Six Steps to Protect Against Increased Telehealth Cybersecurity Dangers

Carlton Fields
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Carlton Fields

Last week, the American Medical Association (AMA) and the American Hospital Association (AHA), recognizing the increased cybersecurity threats facing health care providers, issued joint guidance for physicians working from home during the COVID-19 pandemic. This week, the FBI issued a cybersecurity alert warning of COVID-19 phishing attacks against U.S. health care providers. These alerts serve as helpful reminders of the cybersecurity dangers facing health care, and especially telehealth, during the COVID-19 pandemic. With that, here’s a checklist of things health care providers can do to better secure their systems. 

1. Protect Home Computers, Smart Phones, Tablets, and Home Networks 

A network is only as secure as its weakest link, so telehealth physicians should make sure their personal computers, smart phones, tablets, and home networks comply with the same security standards as their medical practice. That means that physicians still shouldn’t share their login information with others and should have strong password policies, run only authorized software applications, ensure system and software updates are timely applied (including anti-virus software), use up-to-date browsers, and disable Microsoft Office macros. As far as home networks, you’ll want firewalls installed, enabled, and properly configured; strong passwords (not just the password that came preinstalled); and proper Wi-Fi encryption. From the medical practice’s perspective, the same requirements apply, but they should also make sure every provider has a unique user account name and password and not give people broader system access rights than they need. 

2. Fortify Medical Device Cybersecurity 

Along the same lines, remember to fortify your medical device cybersecurity — they too are vulnerable to hacking. Make sure you have a formal process in place to coordinate and ensure their proper cybersecurity maintenance. This includes keeping an inventory of devices, their connectivity, operating systems, firmware, and software applications. As with everything else, make sure they are timely patched, use network segmentation, proper access controls, strong passwords, and encryption where available. Delete unnecessary patient information that may be stored on these devices, and consider disconnecting medical devices that cannot be patched from your network. 

3. Beware Increased Phishing Emails and Ransomware, and Prepare for an Attack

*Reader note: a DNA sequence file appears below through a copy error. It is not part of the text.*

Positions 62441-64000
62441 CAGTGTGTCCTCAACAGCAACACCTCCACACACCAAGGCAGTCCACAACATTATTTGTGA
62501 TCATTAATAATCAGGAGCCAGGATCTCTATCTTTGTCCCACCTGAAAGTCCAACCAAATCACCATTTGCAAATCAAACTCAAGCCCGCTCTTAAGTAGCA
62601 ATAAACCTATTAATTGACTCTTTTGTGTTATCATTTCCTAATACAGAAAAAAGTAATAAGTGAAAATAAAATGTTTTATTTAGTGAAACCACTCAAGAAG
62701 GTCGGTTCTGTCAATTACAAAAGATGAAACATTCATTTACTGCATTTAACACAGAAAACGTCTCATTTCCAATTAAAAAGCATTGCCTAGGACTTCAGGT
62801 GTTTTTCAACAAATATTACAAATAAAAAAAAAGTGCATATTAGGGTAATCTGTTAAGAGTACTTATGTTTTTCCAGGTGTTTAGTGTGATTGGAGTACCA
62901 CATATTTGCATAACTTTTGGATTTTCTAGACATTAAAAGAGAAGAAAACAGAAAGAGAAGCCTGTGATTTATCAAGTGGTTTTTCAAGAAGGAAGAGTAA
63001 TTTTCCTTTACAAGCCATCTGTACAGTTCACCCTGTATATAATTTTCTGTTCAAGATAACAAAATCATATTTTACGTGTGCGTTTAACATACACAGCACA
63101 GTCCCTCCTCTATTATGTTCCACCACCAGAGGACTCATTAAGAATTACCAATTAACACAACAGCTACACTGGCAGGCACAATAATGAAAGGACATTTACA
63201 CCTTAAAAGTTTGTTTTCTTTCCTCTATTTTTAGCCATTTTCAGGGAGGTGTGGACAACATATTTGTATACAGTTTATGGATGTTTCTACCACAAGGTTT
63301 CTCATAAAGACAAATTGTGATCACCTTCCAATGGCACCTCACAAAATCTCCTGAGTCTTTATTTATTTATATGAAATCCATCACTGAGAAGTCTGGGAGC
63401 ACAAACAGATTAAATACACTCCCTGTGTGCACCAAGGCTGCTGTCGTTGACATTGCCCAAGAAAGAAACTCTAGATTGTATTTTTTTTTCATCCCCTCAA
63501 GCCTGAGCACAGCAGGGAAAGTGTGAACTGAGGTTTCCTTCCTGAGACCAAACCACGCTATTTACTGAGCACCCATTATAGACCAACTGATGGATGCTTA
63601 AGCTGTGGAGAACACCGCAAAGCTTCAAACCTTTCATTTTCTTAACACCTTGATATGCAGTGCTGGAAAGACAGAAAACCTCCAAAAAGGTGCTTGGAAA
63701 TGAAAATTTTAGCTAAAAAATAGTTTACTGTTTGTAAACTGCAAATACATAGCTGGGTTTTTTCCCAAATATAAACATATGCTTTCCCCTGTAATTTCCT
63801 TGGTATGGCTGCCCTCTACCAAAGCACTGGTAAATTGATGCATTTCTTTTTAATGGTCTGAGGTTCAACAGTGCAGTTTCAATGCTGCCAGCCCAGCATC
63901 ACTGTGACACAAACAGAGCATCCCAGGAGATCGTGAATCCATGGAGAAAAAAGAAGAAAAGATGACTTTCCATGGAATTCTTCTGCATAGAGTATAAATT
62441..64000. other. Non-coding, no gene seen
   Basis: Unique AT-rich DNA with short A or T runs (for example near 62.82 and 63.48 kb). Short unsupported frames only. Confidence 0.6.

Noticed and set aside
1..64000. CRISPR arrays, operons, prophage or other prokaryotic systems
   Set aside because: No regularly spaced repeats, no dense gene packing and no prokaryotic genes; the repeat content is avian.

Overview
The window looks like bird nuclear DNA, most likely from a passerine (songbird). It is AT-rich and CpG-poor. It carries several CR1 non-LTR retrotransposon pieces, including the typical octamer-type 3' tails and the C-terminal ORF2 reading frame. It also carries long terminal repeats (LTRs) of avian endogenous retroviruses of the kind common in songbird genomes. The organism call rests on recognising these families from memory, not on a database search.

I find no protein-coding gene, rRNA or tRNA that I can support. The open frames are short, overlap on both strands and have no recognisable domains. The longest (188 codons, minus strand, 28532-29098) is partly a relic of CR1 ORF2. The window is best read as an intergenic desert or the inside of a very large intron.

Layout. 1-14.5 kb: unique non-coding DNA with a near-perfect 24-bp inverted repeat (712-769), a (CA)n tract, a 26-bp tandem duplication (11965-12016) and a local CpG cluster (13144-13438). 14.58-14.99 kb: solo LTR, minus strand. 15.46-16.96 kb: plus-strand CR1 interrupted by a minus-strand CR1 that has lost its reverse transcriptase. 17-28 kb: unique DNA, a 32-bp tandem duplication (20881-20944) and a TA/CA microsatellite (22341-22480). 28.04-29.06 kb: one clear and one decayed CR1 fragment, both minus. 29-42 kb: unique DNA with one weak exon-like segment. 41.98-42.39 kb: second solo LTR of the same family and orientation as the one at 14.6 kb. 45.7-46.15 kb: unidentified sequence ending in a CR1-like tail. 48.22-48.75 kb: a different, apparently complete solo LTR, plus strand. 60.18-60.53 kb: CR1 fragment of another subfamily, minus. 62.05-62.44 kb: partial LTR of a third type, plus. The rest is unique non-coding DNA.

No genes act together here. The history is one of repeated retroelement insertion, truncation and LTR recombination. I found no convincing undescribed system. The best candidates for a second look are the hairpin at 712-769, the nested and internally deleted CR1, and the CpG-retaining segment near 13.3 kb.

Hackers are increasingly targeting health care and have increased their phishing attempts. Consider sending out the FBI alert linked above and add a caution banner to emails sent from outside your organization. Be particularly wary of attempts to change payment instructions or requests for sensitive information. To prepare for the increased risk of ransomware, create secure backups, whose access is highly restricted and monitored. The AMA and AHA guidance recommends considering the 3-2-1 rule: three offline segmented backup data copies, in two different media types, and one cloud-based backup. 

4. Use a Virtual Private Network (VPN) and/or Cloud-Based Service 

When using VPN or cloud-based technologies, use multifactor authentication and lockout parameters, limit remote access to only necessary databases, ensure security patches are updated, require regular password changes, and consider using advanced threat protection (ATP) to detect malware. 

5. Opt for More Secure Telehealth Service Providers and Comply With Industry Cybersecurity Guidance 

As we’ve previously warned, lesser cybersecurity measures, even if temporarily not subject to fines from the OCR, may still mean expensive litigation later. When considering your telehealth service providers, be sure to include the longer-term litigation costs in your calculus. Along the same lines, be sure you are aware of and complying with industry cybersecurity guidance. Plaintiffs will surely use any violation to justify a negligence claim in case of a breach. 

6. Plan for a Data Security Incident 

Know what to do in case the worst occurs. You should have, and practice, a data incident response plan that includes the number of knowledgeable counsel. Getting counsel involved immediately is essential for preserving privilege and best positioning yourself for the inevitable claims. Experienced counsel can work with you to notify your bank quickly (if any funds were mistakenly transferred, they may be recovered if reported within 72 hours), start investigating, and notify others if appropriate in any given case (law enforcement, regulators, etc.).

DISCLAIMER: Because of the generality of this update, the information provided herein may not be applicable in all situations and should not be acted upon without specific legal advice based on particular situations.

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